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What Is an Automatic Transmission Flush?

Close-up of a disassembled transmission

Most light cars and trucks have automatic transmissions, with some having up to 10 forward gear ratios that shift on their own, faster than you can. Automatic transmission fluid (ATF) makes this possible, functioning as hydraulic fluid, cooling fluid and lubricant. Depending on age, mileage and use, ATF eventually wears out, which means a transmission flush is in order.

When to Do a Transmission Flush


Inside the transmission, ATF endures heat, friction and force, burning off additives and conditioners. This can result in shifting hesitation, slipping gears or surging. Towing, hauling and stop-and-go driving increase stress, wearing the transmission fluid faster. Under these conditions, a flush would be needed around 20,000 to 30,000 miles. With mostly highway miles, a transmission fluid change is needed less often, perhaps every 30,000 to 60,000 miles.

On many vehicles, ATF condition can be checked via the dipstick. On so-called “sealed” transmissions, you might have to pull a fill plug or drain plug to get a sample. New ATF is bright, clear, red and sweet-smelling. If your ATF is dark, opaque, brownish-red or smells burnt, it’s time for new transmission fluid.

Flush vs. Drain-and-Fill

Generally, there are three ways to change ATF: transmission drain-and-fill, ATF transfusion or transmission flush. Transfusion and flush procedures are similar and might be referred to interchangeably, but they each have their own advantages and disadvantages.

  • Transmission Drain-and-Fill: Remove the transmission pan or drain plug and drain the ATF. If removing the pan, replace the transmission filter, too. After reinstalling the pan or plug, refill the transmission. This is only a partial ATF change, generally replacing 20% to 30% of the fluid, but it’s the easiest to do yourself and is the least stressful on the transmission. To get more of the old ATF out, repeat the procedure every few thousand miles.
  • ATF Transfusion: Connect an ATF transfusion machine to the transmission cooler. The transmission will push old fluid into this machine and new fluid into the transmission. This fluid change is more complete, generally replacing 80% to 95% of the old fluid.
  • Transmission Flush: A flush machine connects like an ATF transfusion machine, but uses an onboard pump to push fluid under pressure through the transmission system. This might include heated detergents and backflushing against the normal flow of fluid. Some say this can dislodge deposits that may have stayed in place during a no-pressure drain-and-fill or low-pressure transfusion, but it’s hard to say if this is the fault of the transfusion machine or due to a lack of automatic transmission maintenance.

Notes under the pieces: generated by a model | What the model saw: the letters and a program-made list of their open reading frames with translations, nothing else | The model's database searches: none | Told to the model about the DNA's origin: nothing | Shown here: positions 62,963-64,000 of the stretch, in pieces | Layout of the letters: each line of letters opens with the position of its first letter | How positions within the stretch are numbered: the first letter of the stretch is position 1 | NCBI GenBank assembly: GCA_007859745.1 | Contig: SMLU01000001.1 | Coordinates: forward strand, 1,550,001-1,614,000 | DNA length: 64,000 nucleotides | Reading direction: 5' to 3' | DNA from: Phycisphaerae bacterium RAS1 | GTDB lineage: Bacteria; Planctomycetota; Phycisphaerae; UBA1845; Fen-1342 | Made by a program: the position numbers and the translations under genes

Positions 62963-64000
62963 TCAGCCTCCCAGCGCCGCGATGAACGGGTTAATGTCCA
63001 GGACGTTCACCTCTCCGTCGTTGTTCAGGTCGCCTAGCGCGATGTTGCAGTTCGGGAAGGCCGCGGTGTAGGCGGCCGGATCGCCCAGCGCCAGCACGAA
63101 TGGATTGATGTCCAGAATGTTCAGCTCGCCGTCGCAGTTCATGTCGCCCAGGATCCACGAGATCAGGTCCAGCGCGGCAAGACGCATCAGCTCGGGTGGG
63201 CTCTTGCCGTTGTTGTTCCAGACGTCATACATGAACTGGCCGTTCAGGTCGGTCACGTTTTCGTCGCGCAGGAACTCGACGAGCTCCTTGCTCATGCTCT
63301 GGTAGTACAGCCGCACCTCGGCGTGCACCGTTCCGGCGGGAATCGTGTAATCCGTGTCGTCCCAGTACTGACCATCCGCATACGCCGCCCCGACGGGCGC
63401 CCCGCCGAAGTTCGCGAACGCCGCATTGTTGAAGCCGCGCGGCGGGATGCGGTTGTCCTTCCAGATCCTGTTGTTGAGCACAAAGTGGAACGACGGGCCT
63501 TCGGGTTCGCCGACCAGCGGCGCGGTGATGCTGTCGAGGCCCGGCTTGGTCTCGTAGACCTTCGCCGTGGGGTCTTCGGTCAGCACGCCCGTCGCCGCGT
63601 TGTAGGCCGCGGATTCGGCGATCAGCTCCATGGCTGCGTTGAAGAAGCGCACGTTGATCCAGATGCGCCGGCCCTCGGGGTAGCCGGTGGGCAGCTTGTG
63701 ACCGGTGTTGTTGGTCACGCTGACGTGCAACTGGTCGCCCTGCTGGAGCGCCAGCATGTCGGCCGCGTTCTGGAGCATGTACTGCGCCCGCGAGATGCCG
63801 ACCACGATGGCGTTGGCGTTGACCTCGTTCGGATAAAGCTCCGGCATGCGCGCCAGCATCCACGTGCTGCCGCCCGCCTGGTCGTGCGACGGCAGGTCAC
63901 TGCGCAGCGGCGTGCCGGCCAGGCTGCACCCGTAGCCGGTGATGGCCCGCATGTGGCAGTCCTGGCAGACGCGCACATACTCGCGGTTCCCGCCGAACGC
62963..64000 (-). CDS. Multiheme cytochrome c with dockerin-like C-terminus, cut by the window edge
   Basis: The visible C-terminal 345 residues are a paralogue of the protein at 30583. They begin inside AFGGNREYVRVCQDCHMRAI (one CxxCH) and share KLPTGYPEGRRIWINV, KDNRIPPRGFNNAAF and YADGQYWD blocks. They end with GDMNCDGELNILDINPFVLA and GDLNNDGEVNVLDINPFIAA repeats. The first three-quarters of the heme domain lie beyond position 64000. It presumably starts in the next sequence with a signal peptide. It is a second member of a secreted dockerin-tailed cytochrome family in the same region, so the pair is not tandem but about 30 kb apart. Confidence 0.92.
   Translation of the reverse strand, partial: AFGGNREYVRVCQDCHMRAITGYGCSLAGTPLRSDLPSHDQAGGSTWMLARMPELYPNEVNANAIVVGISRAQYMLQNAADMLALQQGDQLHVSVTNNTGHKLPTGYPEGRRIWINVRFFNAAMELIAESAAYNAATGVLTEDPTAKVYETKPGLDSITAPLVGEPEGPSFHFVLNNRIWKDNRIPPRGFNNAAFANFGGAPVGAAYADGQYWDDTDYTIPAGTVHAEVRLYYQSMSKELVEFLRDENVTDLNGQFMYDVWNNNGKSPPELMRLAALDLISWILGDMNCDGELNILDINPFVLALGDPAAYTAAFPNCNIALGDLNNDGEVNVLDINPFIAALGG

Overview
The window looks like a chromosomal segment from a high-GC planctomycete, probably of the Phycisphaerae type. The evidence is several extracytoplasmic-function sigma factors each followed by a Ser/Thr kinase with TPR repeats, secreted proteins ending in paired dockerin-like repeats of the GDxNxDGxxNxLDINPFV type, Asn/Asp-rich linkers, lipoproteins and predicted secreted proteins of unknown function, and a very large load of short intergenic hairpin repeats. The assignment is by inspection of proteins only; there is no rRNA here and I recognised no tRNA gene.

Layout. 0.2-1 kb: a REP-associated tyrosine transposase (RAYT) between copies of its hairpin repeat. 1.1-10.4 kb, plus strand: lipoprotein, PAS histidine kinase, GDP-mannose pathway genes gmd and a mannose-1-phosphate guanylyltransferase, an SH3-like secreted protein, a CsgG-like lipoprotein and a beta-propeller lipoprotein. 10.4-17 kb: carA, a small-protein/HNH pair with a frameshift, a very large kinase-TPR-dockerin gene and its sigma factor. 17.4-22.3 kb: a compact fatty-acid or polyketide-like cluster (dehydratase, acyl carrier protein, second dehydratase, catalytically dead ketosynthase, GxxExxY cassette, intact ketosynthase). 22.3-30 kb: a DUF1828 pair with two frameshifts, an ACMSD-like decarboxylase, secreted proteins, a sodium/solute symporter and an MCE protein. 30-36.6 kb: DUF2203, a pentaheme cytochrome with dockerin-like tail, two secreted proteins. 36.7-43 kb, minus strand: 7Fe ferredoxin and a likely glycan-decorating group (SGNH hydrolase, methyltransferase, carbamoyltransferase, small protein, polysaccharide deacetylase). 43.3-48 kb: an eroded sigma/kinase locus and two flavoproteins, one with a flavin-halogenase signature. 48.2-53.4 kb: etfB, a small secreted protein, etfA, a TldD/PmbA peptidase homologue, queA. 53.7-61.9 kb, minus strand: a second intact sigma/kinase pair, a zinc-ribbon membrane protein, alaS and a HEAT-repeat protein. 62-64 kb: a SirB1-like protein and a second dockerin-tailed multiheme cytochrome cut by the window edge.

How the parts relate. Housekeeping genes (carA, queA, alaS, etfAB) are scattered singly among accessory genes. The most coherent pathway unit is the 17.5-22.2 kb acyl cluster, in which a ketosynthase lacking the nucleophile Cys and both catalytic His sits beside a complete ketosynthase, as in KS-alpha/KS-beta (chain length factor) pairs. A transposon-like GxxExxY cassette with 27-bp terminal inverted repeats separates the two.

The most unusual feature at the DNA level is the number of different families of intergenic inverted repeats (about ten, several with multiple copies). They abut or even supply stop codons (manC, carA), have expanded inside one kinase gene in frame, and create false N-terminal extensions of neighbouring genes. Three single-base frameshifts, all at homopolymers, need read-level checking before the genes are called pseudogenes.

When changing transmission fluid, it’s a good idea to use a transmission flush to clean deposits and condition seals:

  1. Warm up the engine and transmission by driving for 10 to 15 minutes.
  2. Add transmission flush to the transmission via the dipstick tube or fill port.
  3. Engage the parking brake and idle the engine for 10 to 15 minutes.
  4. Meanwhile, with your foot on the brake, move the shift lever through the gears, staying in each position for about 30 seconds. Do this two or three times.
  5. Continue with your preferred transmission fluid change procedure.

Consider servicing your transmission sooner rather than later, because the most thorough cleaning and best ATF can’t make up for wear caused by burnt ATF. The best way to judge is by checking its condition regularly.

Check out all the transmission parts and filters available on NAPA Online or trust one of our 17,000 NAPA AutoCare locations for routine maintenance and repairs. For more information on your car’s transmission, chat with a knowledgeable expert at your local NAPA AUTO PARTS store.

Photos courtesy of Pixabay and Benjamin Jerew.

Benjamin Jerew View All

Ben has been taking things apart since he was 5, and putting them back together again since he was 8. After dabbling in DIY repairs at home and on the farm, he found his calling in the CGCC Automobile Repair program. After he held his ASE CMAT for 10 years, Ben decided he needed a change. Now, he writes on automotive topics across the web and around the world, including new automotive technology, transportation legislation, emissions, fuel economy and auto repair.

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